If I recall correctly from my political science 101 class, there are three main motivating conflicting needs/priorities a country can have, that people can prize. Those needs are community, safety, and freedom.
They contrast in that to raise up any one of them, for the most part, you must sacrifice one of the others. Take safety. To become more safe, from criminals, terrorists, or foreign armies, we must sacrifice some freedom. We have to allow someone to make and enforce laws over us. We give up the freedom to push our cars to 200mph on the highway, so that we can all be safer from harm. We allow police officers to have the authority to arrest us for speeding or smoking pot or fighting in public, so that when someone breaks into our home, harasses us, or otherwise tries to do us harm, we can call on them to keep us safe.
Some people think achieving safety is the most important goal of politics.
Others prize community. Community is concerned with making things better economically and socially for the people around us. Think welfare and anti-discrimination laws. We give up the freedom to be able to fire anyone for anything we choose, so that we can protect people from being fired over unfair things like race, sexuality, or gender. We give power to the state in the form of taxes to help feed the hungry, house the poor, and provide various aid to the economically disprivileged in the country.
The last option a person has when deciding their political priorities is freedom. Everyone likes freedom, right? Who would want less of that? However, with more freedom, we have to give up community and safety. To hold the right to live as we please above all else, we have to deal with having less protection from the state (Think of the Patriot Act or any other law that impinges on freedom, but is done in the name of safety). We have to have a weaker safety net and less protections for the disprivileged in our country.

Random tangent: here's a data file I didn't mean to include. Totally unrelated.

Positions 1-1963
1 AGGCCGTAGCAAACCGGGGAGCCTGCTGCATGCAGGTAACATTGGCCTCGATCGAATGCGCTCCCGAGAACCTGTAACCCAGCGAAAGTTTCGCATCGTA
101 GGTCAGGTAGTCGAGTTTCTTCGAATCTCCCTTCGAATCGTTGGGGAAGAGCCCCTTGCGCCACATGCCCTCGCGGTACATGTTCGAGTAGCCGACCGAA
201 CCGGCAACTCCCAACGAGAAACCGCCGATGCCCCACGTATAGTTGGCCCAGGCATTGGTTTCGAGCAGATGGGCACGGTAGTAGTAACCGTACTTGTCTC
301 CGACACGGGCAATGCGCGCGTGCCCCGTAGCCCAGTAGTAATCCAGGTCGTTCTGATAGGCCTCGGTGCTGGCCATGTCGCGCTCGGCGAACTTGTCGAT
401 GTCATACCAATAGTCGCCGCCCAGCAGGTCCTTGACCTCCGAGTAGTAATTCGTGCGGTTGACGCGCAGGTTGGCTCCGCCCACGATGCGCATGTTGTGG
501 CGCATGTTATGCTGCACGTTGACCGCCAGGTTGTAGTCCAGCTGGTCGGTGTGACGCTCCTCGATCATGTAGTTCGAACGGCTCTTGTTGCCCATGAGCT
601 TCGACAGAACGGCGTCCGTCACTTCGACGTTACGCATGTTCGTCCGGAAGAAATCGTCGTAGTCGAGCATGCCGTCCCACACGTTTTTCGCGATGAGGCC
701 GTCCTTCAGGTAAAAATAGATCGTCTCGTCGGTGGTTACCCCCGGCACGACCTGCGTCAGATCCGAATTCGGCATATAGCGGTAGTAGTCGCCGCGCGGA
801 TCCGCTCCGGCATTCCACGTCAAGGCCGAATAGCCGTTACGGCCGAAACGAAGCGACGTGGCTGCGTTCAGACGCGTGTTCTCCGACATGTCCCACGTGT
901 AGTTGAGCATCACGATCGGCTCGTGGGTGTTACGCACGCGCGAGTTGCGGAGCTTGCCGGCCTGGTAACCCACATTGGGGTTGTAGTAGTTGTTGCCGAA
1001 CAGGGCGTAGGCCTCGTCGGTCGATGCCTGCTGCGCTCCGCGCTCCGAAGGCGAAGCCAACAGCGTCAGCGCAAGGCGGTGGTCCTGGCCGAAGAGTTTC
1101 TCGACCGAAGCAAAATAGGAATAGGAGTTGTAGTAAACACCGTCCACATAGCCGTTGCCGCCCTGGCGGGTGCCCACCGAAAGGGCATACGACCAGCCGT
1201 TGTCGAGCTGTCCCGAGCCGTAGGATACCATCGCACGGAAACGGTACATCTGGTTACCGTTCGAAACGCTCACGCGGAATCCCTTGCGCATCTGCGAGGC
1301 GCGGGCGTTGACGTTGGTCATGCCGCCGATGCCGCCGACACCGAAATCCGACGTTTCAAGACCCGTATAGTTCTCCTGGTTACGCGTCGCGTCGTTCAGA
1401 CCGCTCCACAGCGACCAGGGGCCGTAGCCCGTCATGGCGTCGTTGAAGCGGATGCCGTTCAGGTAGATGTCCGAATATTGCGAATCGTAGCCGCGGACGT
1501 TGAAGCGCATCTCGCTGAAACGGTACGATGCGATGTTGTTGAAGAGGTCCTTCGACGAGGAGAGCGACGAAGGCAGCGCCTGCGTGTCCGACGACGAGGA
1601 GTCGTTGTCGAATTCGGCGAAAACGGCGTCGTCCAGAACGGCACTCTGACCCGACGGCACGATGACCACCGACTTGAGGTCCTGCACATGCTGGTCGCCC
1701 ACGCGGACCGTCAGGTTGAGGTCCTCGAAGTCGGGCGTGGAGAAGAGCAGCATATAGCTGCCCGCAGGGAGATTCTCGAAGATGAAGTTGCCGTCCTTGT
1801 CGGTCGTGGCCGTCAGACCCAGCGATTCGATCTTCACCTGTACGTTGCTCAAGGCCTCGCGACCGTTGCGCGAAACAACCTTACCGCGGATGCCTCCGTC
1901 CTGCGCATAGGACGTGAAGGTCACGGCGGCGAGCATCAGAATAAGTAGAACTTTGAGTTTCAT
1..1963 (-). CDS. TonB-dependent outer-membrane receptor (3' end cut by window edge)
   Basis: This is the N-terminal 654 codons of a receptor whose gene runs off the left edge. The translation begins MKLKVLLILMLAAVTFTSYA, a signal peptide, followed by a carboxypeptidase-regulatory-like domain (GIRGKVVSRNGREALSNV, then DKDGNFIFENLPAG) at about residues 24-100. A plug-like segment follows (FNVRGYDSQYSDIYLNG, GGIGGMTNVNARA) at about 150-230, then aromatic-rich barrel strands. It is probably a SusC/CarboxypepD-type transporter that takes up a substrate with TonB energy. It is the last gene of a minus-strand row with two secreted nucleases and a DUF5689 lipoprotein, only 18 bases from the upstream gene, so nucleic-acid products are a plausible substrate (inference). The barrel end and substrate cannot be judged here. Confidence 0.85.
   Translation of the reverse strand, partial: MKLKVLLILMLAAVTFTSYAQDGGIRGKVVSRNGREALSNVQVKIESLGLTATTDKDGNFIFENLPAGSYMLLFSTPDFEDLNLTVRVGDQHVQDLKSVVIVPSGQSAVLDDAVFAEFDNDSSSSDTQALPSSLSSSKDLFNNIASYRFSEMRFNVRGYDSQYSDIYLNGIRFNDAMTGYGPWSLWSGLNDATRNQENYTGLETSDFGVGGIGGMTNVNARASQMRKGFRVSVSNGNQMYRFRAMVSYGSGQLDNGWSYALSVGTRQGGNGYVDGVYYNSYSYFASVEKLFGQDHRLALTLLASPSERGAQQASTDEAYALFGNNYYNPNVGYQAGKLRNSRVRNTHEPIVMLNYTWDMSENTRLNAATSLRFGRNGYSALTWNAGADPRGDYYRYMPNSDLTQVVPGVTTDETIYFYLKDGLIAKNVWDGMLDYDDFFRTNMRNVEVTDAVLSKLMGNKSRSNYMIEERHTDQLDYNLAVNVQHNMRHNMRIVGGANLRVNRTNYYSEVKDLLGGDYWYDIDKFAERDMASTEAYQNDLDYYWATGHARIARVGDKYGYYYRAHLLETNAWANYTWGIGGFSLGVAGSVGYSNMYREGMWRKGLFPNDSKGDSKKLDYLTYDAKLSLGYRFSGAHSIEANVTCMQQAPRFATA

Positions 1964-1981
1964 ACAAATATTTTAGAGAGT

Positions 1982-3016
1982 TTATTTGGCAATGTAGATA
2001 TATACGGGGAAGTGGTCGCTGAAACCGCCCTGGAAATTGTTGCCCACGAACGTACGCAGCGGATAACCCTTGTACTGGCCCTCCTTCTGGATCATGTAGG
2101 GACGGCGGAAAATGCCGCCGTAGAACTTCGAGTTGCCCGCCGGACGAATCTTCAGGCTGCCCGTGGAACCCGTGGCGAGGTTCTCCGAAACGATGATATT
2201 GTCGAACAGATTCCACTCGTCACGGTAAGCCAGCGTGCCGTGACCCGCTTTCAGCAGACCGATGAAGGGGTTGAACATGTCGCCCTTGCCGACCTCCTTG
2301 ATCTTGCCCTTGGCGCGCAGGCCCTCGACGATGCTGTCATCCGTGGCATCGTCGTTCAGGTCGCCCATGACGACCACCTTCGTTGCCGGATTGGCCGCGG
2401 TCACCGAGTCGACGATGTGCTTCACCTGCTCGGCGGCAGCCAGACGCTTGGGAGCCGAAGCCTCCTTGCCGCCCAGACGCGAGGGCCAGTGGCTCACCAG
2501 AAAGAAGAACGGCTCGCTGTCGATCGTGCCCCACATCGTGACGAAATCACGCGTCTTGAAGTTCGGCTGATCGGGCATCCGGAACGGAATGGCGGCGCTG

Liberals tend to prize the community priority; libertarians and anarchists the freedom one; conservatives some mix of safety or freedom, depending on their particular subcategory. That’s somewhat simplistic perhaps but not totally inaccurate.
What is the point of me bringing all this up? Well, I was reading yet another insulting article on Missouri politics on the Huffington Post website (I seriously have yet to ever read an article from their on anything to do with my state that does not seem biased and incredibly ignorant.). Specifically, it was on the campaign to make Missouri a right-to-work state.
This comment by one Jay Daterman stuck out to me: “Hard working taxpayers should be for unions not against them. How stupid can people to fall for that right to work is good baloney?”
And it seemed to me to be a perfect example of my problem with politics and the way people treat people who disagree with them politically. There is no evidence that any one of these priorities is superior to one another. None. It is simply about what each individual finds important. There is nothing wrong with thinking that taking care of your community is worth giving up a little freedom or safety; likewise, there is nothing wrong with thinking that a nation’s foremost priority should be keeping its citizens safe. There is nothing evil or stupid in thinking that freedom to be as one is, is more important than community support or safety.
And that is what Jay is saying is stupid. He is saying it’s stupid to prize freedom (freedom to not be a member of a union) over community (working together to keep wages decent and protections in place). You may or may not agree that freedom is more important than community. But how can anyone honestly think another person is stupid for having different priorities?
And people wonder why I’m a misanthrope. I’m really not going to say much more on this topic, because this essentially covers all the political bullshit. All of the “He doesn’t support welfare! He’s heartless and eviiiiiiiiiil!” from the left and all the “It’s my money and I earned it, and all you damned lazy hippies just want a hand-out” from the right.
It’s one reason why it’s very difficult to be politically active as a nihilist. The majority of politics are made so much about what is right, what is the morally correct thing to do, rather than any true weighing of costs and benefits, of what a nation’s priorities should be. Instead it’s turned into a moral crusade. Almost everyone on any side is absolutely convinced of their moral rightness. It’s incredibly repulsive to a nihilist like myself, to see such moral universalism everywhere. To keep your mind so closed off… to so completely lack the ability to empathize and see your political opposite’s true motivations and priorities…
I suppose since there is no meaning to be had in anything, it’s really irrelevant whether one wanders through life convinced of one’s own moral superiority, or is open to the idea that there is no such thing as moral superiority.